After the murder of Marwan II, last of the Ummayad caliphs, we begin the Abbasid caliphs. These are basically Persians, so the centre of the Islamic world moves eastward. The first few Abbasid caliphs seem to lack shelf-life. Interestingly Eutychius does not have good information on the patriarchs of Constantinople or Rome from this point onwards; indeed his information on the Byzantine emperors is sketchy too. The west is moving out of vision. Also Eutychius becomes suddenly silent on how caliphs died, saying only “they died”. Of Musa al-Hadi he says, “He was twenty-five, handsome, he loved to ride and enjoyed a strong constitution”, none of which was enough to keep him alive and ruling for more than fourteen months.
Chapter XIX. THE ABBASID CALIPHS.
CALIPHATE OF ABŪ’L-‘ABBĀS AS-SAFFĀH (132-136/749-754).
1. The bay’ah was given to Abūl’ Abbās, i.e. Abd Allah ibn Muhammad b. Ali b. Abd Allah b. al-Abbas b. Abd al-Muttalib – his mother was Radiyya, the daughter of Abd Allah ibn Ubayd Allah b. al-Abbas b. Abd al-Maddān -, in Kufa, on Wednesday of the month of Rabi al-Akhar in the year 132 of the Hegira. He went on horseback to the mosque on Fridays, and preached to the people standing, while the Umayyads used to deliver their “khutbah”  while sitting. Then he sent his armies against Yazid ibn Omar al-Huzayza Qarāri in Wasit and he sent against Marwan ibn Muhammad his uncle Abd Allah b. Ali who put him to flight in order to oust him from Mesopotamia and Syria. Then he sent Salih ibn Ali who chased Marwan into Egypt – Abu Awn was at the forefront – until Marwan was killed.
2. As for the Rum, after the death of king Leo and suffering continuous revolts so as to see their kingdom a prey to disorder, they elected as their king a man from Mar’ash named Artābatus. His rule was very disordered during the time of Abu’l-Abbās and al-Mansur. Abu’l-Abbās built near al-Anbar a city which he called al-Hāshimiyyah. His caliphate lasted four years and nine months. He died in al-Anbar on Sunday 12th of the month of Dhu’l-hiğga in the year 136 of the Hegira and was buried in his town of al-Hāshimiyyah. Abu’l-`Abbās was tall, handsome and with a perfect complexion. The leader of his bodyguard was Abd al-Gabbar b. Abd-ar-Rahman al Azdi and his hāgib was the freedman Abu Assan.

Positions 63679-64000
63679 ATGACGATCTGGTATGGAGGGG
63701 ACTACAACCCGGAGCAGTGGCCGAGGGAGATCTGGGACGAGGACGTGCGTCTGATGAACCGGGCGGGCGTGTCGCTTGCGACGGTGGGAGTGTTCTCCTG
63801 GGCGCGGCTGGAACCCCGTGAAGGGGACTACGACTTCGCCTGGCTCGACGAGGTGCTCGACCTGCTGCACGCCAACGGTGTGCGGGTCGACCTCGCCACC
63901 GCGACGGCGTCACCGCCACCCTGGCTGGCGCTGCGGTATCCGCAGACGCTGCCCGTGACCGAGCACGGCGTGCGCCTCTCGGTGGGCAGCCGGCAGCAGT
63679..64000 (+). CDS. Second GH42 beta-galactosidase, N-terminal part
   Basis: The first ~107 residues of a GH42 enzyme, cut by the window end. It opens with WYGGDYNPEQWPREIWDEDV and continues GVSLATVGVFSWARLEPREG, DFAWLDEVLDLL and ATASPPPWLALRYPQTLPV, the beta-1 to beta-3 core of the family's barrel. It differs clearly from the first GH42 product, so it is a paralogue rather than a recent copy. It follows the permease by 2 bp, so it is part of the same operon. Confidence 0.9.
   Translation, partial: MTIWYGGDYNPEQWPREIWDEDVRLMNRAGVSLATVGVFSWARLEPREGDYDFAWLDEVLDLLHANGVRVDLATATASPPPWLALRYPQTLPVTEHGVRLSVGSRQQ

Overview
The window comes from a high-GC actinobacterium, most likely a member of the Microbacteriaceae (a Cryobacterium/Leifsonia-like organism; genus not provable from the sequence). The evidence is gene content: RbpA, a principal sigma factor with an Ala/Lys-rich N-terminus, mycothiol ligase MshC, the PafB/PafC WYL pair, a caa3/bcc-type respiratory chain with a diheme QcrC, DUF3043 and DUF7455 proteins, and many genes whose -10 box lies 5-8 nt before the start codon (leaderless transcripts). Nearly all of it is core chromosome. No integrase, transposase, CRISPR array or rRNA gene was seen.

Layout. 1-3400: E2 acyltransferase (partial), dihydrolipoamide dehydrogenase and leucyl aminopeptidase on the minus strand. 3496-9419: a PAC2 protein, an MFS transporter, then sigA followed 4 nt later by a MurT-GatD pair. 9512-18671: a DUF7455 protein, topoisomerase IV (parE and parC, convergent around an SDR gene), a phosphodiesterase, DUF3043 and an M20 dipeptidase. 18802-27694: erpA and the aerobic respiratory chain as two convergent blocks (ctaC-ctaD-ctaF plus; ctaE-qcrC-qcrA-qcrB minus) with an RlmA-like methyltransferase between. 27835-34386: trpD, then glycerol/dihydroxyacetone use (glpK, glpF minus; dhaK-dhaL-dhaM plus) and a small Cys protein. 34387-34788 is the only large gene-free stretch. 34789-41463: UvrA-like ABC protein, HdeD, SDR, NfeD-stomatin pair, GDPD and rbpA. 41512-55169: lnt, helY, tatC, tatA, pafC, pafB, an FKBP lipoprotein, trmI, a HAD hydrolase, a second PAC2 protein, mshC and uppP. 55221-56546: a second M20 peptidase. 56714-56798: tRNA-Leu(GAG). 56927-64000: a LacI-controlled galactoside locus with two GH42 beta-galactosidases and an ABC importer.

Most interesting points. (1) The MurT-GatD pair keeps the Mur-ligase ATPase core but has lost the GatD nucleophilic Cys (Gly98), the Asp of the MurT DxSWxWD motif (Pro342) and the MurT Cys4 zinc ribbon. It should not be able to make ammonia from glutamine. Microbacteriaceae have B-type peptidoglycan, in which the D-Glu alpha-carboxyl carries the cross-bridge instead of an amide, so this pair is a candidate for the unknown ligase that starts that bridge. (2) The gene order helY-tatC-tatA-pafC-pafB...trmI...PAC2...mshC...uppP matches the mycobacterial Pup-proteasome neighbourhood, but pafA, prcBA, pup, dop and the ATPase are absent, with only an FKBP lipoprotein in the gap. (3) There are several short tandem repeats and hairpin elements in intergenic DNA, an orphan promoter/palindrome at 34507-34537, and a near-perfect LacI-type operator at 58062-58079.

CALIPHATE OF ABU JAFFAR AL-MANSUR (136-158/754-775).
1. The prince of the believers, Abu’l-Abbas left in writing a will in which he designated as his successor his brother Abu Jaffar bd Allah b. Muhammad b. Ali b. Abd Allah b. al-Abbas – his mother was an umm walad  named Sallāmah, daughter of Bishr from Basra – and he had been entrusted to his uncle Isa b. Ali b. Abd Allah b. al-Abbas saying: “When I die, make sure that the bay’ah is given to the person designated in my writing.” On the death of Abu’l-Abbās, Isa ibn Ali caused the Banu Hashim and the commanders who were in al-Anbar to give the bay’ah to Abu Jaffar Abd Allah b. Muhammad. Abu Jaffar was on a pilgrimage to Mecca along with Abu Muslim. So he let him know the news by letter. As soon as this reached him, he was recognized as caliph by Abu Muslim and the leaders who were with him, and he went to al-Anbar. In Mesopotamia Abd Allah ibn Ali b. Abd Allah b. al-Abbas rose up, claiming the caliphate for himself. Abu Jaffar sent against him Abu Muslim, who defeated him. Al-Mansur returned to Kufa. He then built the city of Baghdad and called it Madinat as-Salam [= “City of Peace”]. It was called “Baghdad” because there lived in that place, in a hermitage, a monk named Baghdad. The hermitage was at the centre of a large and beautiful expanse of land. As Abu Jaffar really liked that place, he enclosed it and he built a city there. It was called Baghdad, after the name of the monk; or else Abu Ga’far built a city on the site where the monk Baghdad lived.
2. In the first year of the Caliphate of Abu Jaffar al-Mansur, there was made patriarch of Antioch Prophilatus. He held the office for eighteen years and died. In the twentieth year of his caliphate there was made Patriarch of Antioch Theodore. He held the office for twenty-three years and died. In the fourth year of his caliphate there was made patriarch of Alexandria Politianus. He was a physician. He held the office for forty-six years and died. In the first year of his caliphate there was made patriarch of Constantinople Theodore. He held the office for twenty-six years and died. I shall not list the names of the patriarchs of Constantinople who have held the seat from Theodore’s death until I have finished composing this book. The same applies to the patriarchs of Rome. From Aghābiyūs onwards, in fact, I had no way of finding either the names or any information on the patriarchs of Rome. In the twentieth year of the caliphate of al-Mansur there was made patriarch of Jerusalem George. He held the office for thirty-six years and died.